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Preview: WSU vs. Cal

The Cougars might win this one!

NCAA Basketball: Washington State at Colorado
Marvin Cannon
Ron Chenoy-USA TODAY Sports

You probably are aware that the Washington State Cougars have gotten off to a horrible start in Pac-12 play — they’ve been outscored by an average of 23 points in their three games — but you might not be aware that tonight’s opponent is in roughly the same spot: The California Golden Bears are 0-4 in league and their best result is a nine-point loss to the USC Trojans.

Tipoff is scheduled for 7 p.m. from Beasley Coliseum, with the game to be broadcast on Pac-12 Networks. You can also stream it via your favorite device at or through the Pac-12 Now app.

It’s not overly dramatic to say this is WSU’s best chance for a win for the rest of the season. rates the Cougs as a five-point favorite, and it’s the only game for the remainder of the year in which WSU is favored to win.

The biggest thing for WSU is that Robert Franks is supposed to play. His absence has been referenced repeatedly as a major reason for the current skid, and while I’m not sure his presence would have made a difference in the actual outcomes of games where the margins were 18, 32, and 18, he certainly will be a big addition against a beatable team like Cal. The offense has suffered immensely in his absence, with the Cougs scoring just 0.94 points per possession in Pac-12 play; for context, the next-worst team is Cal at 0.99 and the median in the Pac-12 is 1.07.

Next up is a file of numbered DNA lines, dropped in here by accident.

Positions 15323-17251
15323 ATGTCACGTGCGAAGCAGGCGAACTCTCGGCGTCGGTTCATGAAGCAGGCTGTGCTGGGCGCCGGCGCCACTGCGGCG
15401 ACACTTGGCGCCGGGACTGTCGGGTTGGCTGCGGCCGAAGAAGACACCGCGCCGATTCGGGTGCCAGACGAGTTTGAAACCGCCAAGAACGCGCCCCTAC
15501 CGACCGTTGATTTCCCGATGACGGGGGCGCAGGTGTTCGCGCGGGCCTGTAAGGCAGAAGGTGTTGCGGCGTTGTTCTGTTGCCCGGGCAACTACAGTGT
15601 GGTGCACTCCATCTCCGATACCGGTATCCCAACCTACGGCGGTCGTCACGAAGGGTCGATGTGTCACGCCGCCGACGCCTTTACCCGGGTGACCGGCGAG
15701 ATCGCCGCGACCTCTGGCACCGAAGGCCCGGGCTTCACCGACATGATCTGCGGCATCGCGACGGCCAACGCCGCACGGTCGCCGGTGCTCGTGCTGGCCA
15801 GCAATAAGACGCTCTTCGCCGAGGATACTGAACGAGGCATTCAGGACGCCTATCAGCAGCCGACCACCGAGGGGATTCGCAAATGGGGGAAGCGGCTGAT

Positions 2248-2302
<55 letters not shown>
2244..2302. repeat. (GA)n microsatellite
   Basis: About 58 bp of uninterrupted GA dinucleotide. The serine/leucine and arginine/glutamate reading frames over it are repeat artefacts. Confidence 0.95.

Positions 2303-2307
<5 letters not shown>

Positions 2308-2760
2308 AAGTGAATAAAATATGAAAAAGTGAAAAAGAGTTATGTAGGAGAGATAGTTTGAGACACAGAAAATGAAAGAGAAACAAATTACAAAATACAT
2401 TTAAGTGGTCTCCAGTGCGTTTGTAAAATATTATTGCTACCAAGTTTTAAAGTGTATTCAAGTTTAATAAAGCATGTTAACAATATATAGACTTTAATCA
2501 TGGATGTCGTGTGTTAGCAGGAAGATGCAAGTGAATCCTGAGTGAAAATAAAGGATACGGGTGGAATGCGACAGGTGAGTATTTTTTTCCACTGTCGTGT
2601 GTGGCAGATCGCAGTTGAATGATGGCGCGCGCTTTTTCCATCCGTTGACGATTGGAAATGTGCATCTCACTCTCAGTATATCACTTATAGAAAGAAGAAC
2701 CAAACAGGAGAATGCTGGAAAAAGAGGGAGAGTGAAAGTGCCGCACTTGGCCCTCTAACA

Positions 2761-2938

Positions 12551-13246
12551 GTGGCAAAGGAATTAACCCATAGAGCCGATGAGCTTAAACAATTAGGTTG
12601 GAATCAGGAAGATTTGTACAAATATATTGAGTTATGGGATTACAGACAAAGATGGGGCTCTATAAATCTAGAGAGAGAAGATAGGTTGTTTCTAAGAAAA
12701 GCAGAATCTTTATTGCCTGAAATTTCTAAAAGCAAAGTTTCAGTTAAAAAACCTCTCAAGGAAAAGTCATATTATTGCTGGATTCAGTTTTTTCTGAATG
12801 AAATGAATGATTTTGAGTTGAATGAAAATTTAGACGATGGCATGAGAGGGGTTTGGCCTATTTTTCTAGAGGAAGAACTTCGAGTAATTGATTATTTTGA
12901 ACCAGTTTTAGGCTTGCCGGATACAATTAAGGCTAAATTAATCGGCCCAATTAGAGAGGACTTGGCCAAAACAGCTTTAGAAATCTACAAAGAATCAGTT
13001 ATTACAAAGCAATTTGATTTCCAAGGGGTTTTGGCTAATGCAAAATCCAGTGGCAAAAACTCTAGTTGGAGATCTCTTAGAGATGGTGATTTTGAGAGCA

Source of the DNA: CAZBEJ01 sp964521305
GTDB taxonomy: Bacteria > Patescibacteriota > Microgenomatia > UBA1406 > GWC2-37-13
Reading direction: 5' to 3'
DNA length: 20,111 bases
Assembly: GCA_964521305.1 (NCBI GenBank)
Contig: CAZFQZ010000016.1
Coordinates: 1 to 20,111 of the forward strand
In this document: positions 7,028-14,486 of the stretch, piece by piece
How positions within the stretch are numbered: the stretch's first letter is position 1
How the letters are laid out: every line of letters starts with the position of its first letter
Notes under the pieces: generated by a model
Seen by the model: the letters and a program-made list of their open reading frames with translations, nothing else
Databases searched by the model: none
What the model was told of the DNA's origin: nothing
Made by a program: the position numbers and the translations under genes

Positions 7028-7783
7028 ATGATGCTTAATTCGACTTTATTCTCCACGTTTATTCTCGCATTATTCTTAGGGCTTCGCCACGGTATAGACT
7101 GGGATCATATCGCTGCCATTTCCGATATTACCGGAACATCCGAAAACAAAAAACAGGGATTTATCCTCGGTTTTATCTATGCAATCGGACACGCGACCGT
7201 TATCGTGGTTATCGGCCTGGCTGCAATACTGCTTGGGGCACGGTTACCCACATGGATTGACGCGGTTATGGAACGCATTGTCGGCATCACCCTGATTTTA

If all those numbers turned your mind to mush, just know this: In a 70-possession game, 1.07 is 75 points and 0.94 is 66 points — basically, nine points a game is the difference between the Cougs without Franks and a middling Pac-12 offense.

Of course, the flip side is that the Cougs have allowed 85, 92, and 88 points in their three Pac-12 games (an absurd 1.26 ppp allowed), and it’s debatable how much Franks has to do with that. Still, that’s less of a concern if we’re just focusing on Cal, because the Golden Bears’ defense has somehow been worse than WSU’s on the whole of the season.

If Franks wasn’t playing, I’d probably like Cal to win. But Franks’ offense should give WSU a major boost in what is likely to be a shootout — even though these two things are bad, they’re bad in an aesthetically pleasing way: There will be lots of open shots and both teams can shoot competently. It will probably be a fun game to watch. And it might be the last one for a while.